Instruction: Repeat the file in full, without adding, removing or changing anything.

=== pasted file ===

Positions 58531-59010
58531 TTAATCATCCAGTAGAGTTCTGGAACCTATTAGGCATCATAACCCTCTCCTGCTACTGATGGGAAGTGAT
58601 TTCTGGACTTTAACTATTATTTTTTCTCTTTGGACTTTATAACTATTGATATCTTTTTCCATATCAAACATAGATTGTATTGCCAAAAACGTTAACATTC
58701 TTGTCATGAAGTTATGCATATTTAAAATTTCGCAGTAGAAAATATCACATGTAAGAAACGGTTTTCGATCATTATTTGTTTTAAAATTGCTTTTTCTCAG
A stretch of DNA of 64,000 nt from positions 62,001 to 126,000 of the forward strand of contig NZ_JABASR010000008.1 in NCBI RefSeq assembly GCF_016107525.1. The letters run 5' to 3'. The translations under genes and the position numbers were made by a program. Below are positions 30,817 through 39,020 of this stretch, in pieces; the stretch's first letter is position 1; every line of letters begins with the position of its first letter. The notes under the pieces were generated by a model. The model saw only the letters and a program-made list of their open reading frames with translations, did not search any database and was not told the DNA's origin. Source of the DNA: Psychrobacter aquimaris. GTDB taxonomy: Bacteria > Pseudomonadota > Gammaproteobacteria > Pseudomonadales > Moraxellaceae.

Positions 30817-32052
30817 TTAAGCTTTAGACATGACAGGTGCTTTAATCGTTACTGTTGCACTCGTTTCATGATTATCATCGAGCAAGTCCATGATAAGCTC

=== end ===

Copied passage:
Positions 58531-59010
58531 TTAATCATCCAGTAGAGTTCTGGAACCTATTAGGCATCATAACCCTCTCCTGCTACTGATGGGAAGTGAT
58601 TTCTGGACTTTAACTATTATTTTTTCTCTTTGGACTTTATAACTATTGATATCTTTTTCCATATCAAACATAGATTGTATTGCCAAAAACGTTAACATTC
58701 TTGTCATGAAGTTATGCATATTTAAAATTTCGCAGTAGAAAATATCACATGTAAGAAACGGTTTTCGATCATTATTTGTTTTAAAATTGCTTTTTCTCAG
A stretch of DNA of 64,000 nt from positions 62,001 to 126,000 of the forward strand of contig NZ_JABASR010000008.1 in NCBI RefSeq assembly GCF_016107525.1. The letters run 5' to 3'. The translations under genes and the position numbers were made by a program. Below are positions 30,817 through 39,020 of this stretch, in pieces; the stretch's first letter is position 1; every line of letters begins with the position of its first letter. The notes under the pieces were generated by a model. The model saw only the letters and a program-made list of their open reading frames with translations, did not search any database and was not told the DNA's origin. Source of the DNA: Psychrobacter aquimaris. GTDB taxonomy: Bacteria > Pseudomonadota > Gammaproteobacteria > Pseudomonadales > Moraxellaceae.

Positions 30817-32052
30817 TTAAGCTTTAGACATGACAGGTGCTTTAATCGTTACTGTTGCACTCGTTTCATGATTATCATCGAGCAAGTCCATGATAAGCTC